SALT LAKE CITY — How’d you like to go from Salt Lake City to Moab by train? Or St. George? Or even have Frontrunner trains running along the Wasatch Front every 15 minutes?
A new bill introduced in the Utah State Legislature begins to lay the groundwork for a statewide rail system. Senate Bill 92, sponsored by Sen. Jake Anderegg, R-Lehi, would conduct a study on ways to speed up trains, expand service and utilize commuter and freight rail systems.
“We can get more people off the roads on to trains,” Sen. Anderegg told reporters on Monday.
Among the concepts Sen. Anderegg envisions: “double-tracking” Frontrunner along the Wasatch Front. That would allow the trains to run faster -- almost every 15 minutes. He also wants to see rail lines expanded throughout the Salt Lake Valley and in Davis, Weber, Utah and Tooele counties.
“Ridership will never go where it needs to go in the state for commuter ridership without those things: frequency, reliability, dependability,” he said.
Senate President J. Stuart Adams, R-Layton, has pushed the concept of “double tracking.” It has the support of Governor Gary Herbert, who mentioned it in his State of the State address last week, arguing for more mass transit in the Salt Lake City metro area.
Sen. Adams said the trains need to run faster.
“Trains in Europe? I doubt if there’s any that go under 150 miles per hour. Frontrunner is 79. We don’t even compete with third world countries with the speed,” he said.
Sen. Anderegg said Utah needs to emulate Europe and Asia when it comes to rail service. He would not rule out the idea of high-speed rail from Salt Lake City to Moab or St. George, or even up to the ski resorts.
“Those are pie in the sky a little bit,” he acknowledged. “None of that makes any sense if people that are on the west side of Salt Lake County can’t get to work.”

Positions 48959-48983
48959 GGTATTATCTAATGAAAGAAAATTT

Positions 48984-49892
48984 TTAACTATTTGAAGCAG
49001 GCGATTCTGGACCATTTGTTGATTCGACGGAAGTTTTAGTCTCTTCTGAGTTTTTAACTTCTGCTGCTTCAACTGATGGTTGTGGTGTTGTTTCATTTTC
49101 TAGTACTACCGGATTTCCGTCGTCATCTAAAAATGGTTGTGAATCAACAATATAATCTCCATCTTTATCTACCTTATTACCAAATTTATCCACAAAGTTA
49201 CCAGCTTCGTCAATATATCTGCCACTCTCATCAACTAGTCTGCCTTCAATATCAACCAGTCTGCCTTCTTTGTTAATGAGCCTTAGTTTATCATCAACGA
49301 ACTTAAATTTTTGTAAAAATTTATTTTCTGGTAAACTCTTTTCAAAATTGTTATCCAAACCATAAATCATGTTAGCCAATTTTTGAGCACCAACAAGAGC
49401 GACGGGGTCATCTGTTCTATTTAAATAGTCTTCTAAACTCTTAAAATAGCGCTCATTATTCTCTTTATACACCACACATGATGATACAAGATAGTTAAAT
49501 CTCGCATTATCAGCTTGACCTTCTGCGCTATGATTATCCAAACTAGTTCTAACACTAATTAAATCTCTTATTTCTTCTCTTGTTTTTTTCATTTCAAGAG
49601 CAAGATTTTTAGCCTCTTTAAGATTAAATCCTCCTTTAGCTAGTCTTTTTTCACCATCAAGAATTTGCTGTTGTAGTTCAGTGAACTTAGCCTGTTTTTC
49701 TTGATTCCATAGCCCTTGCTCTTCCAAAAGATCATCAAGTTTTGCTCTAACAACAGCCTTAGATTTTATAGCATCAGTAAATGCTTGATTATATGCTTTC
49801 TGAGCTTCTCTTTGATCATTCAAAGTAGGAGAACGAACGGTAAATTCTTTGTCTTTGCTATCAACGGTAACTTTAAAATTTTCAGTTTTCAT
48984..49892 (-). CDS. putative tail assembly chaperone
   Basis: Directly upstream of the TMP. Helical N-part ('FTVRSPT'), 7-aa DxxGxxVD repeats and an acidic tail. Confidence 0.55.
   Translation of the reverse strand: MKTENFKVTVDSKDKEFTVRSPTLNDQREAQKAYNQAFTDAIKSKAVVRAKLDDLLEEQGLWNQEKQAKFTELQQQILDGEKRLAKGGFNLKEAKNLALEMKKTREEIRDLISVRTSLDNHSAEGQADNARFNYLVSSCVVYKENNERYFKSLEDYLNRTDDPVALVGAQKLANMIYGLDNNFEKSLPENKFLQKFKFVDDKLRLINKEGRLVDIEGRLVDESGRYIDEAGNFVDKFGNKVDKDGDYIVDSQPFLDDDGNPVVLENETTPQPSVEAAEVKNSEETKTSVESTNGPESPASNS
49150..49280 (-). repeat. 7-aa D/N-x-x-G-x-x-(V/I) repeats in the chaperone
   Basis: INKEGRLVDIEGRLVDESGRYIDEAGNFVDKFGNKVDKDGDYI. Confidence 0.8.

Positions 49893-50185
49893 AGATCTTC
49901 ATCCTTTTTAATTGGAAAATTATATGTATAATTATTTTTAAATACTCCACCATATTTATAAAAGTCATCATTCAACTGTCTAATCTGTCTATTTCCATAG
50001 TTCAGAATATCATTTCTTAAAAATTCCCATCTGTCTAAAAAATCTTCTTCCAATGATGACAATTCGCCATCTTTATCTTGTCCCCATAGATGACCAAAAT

Sen. Andregg’s bill does include studying enhanced freight service to the Inland Port, a massive import/export center being proposed in Salt Lake City’s Northwest Quadrant.
On Monday, more than 100 environmentalists rallied against the port project, calling for it to be repealed.
“Roll it all back and do the environmental analysis and then proceed to make policy decisions based on good scientific data about the harms,” Deeda Seed of the Center for Biological Diversity said. “And that has not happened yet.”
Seed said environmental groups were not ruling out litigation once the project started in earnest. Asked about Sen. Anderegg’s bill, she said there were some good aspects -- but she worried it was an attempt to create a second railyard in the inland port.
“Certainly there are some elements of it that could be very beneficial for Utah. But there also could be things that would cause a lot of concern,” Seed told FOX 13.
Sen. Anderegg said the port project has to be environmentally sustainable, and that includes freight trains.
“How do we do it in a sustainable way? Specifically, how do we do it in a way that gets us away from diesel? And what my hope would be is we create some framework,” he said.
Sen. Anderegg is seeking money to fund the study.